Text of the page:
156 MORPHOLOGY AND EVOLUTION
13* A small internal lateral ligament.
i,4» A band from the back of the distal radio-carpal j.jint to the os magnum,
15} A band from the back of the radius to the cuneiform and uncinate bones.
'6) Three interosseous ligaments.
The cavity of the joint (fig. 35, B) is complicated. The distal end of the radius has two facets for articulation with the scaphoid and semilunar bones; and a strong ligament runs from the distal end of the ulna to the os pisiforine, which is large. The synovial cavity between the radius and the scaphoid and semilunar bones is prolonged into the inferior radio-ulnar joint and the joint between the cuneiform and pisiform bones. A large synovial cavity separates the head of the os magnum from the scaphoid, semilunar, cuneiform and unciform bones, and is continuous with the cavitv between the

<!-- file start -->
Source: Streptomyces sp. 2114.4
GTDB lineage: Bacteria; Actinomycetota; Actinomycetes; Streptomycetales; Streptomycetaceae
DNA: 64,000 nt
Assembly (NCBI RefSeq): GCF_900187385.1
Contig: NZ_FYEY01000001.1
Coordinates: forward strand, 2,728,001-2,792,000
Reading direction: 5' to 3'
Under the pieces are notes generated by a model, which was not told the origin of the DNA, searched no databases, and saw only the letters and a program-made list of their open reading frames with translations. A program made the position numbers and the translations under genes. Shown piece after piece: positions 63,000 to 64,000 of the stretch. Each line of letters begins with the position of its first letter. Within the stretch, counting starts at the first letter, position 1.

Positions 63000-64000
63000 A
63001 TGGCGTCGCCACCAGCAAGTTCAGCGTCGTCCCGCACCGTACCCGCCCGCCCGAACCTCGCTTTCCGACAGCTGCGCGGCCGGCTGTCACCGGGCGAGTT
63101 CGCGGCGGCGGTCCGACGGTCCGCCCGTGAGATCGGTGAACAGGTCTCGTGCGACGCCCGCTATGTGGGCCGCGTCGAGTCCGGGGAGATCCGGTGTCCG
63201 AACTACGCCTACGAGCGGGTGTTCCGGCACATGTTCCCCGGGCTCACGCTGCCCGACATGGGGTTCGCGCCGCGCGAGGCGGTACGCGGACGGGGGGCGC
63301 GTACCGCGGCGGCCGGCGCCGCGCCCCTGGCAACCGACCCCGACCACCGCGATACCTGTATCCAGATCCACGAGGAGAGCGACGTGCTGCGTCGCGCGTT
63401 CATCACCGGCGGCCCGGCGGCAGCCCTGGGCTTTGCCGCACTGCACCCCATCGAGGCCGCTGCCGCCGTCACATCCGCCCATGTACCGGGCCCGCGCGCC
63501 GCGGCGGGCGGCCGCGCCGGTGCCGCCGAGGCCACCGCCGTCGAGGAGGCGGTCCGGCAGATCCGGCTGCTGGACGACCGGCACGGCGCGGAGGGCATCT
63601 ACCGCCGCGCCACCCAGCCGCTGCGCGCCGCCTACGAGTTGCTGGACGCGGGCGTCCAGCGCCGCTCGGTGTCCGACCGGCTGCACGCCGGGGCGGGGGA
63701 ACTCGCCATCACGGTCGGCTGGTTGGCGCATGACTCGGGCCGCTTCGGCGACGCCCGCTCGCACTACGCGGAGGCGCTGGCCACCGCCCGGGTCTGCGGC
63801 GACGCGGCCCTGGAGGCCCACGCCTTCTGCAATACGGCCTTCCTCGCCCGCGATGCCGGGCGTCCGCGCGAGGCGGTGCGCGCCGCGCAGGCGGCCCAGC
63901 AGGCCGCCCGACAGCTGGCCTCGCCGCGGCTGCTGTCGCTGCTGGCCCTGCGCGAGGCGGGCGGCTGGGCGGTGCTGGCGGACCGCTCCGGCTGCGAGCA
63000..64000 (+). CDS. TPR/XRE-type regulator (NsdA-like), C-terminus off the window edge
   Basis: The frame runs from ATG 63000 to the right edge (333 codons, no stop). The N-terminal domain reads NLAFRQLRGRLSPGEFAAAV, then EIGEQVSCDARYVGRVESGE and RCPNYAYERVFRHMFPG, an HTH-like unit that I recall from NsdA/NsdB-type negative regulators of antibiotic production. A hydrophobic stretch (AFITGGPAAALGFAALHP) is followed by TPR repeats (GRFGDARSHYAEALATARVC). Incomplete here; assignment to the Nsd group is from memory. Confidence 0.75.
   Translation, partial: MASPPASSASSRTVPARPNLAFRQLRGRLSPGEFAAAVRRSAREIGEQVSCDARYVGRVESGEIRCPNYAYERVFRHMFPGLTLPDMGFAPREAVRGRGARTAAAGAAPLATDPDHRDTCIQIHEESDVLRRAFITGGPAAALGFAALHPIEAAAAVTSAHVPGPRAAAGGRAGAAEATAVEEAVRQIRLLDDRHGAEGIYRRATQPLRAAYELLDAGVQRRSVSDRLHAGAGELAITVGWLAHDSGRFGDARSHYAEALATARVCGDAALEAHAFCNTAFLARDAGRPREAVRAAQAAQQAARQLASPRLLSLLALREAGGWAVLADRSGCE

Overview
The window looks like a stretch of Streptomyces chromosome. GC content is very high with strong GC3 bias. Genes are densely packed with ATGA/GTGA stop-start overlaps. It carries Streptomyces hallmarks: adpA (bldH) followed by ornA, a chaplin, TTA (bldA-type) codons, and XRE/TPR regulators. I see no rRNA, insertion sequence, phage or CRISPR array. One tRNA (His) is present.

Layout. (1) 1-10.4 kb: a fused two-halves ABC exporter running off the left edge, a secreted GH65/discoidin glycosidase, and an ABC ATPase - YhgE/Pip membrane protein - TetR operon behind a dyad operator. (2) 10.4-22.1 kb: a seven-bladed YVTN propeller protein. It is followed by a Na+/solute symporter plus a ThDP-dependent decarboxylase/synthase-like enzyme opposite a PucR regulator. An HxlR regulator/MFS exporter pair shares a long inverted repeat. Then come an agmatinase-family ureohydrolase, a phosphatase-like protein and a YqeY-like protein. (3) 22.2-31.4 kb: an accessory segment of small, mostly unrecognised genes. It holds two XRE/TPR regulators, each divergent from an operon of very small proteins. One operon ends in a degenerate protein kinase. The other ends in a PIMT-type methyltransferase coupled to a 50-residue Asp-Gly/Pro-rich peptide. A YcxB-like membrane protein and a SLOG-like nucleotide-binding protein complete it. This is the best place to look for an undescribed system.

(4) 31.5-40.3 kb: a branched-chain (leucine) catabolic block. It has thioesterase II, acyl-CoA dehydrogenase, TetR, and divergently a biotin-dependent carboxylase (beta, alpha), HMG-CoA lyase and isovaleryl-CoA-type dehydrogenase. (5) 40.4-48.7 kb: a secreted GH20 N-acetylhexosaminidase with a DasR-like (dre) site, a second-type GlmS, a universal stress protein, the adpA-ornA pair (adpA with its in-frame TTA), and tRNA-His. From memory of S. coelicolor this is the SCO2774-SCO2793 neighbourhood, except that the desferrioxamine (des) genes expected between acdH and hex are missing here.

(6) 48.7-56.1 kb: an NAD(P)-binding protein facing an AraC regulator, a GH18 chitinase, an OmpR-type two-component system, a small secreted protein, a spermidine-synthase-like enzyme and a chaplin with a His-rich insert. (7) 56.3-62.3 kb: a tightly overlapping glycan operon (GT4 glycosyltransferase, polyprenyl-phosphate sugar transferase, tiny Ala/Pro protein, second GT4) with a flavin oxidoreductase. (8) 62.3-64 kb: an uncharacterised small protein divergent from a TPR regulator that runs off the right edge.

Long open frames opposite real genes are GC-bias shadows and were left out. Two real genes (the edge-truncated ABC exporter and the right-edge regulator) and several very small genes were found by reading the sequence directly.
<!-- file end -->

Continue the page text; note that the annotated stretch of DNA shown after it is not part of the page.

scaphoid and trapezoid bones. This transverse carpal cavity is prolonged distally on both sides of the os magnum; it is continuous with the carpo-metacarpal cavity. The intermetacarpal joints have prolongations of the carpo-metacarpal cavity, and interosseous ligaments connect the metacarpals to one another.
The metacarpo-phalangeal, interphalangeal and pollical joints are much as in Man.
Hip-joint.—Keith (96) points out that the ilio-femoral, ischio-femoral and pubo-femoral ligaments are more prominent than in Man, but in one Chimpanzee the only differentiated band was the anterior part of the ilio-femoral ligament. The ligamentum teres is usually present in all Apes except the Orang, which has none.
Knee-joint (fig. 36, F).~-The following account of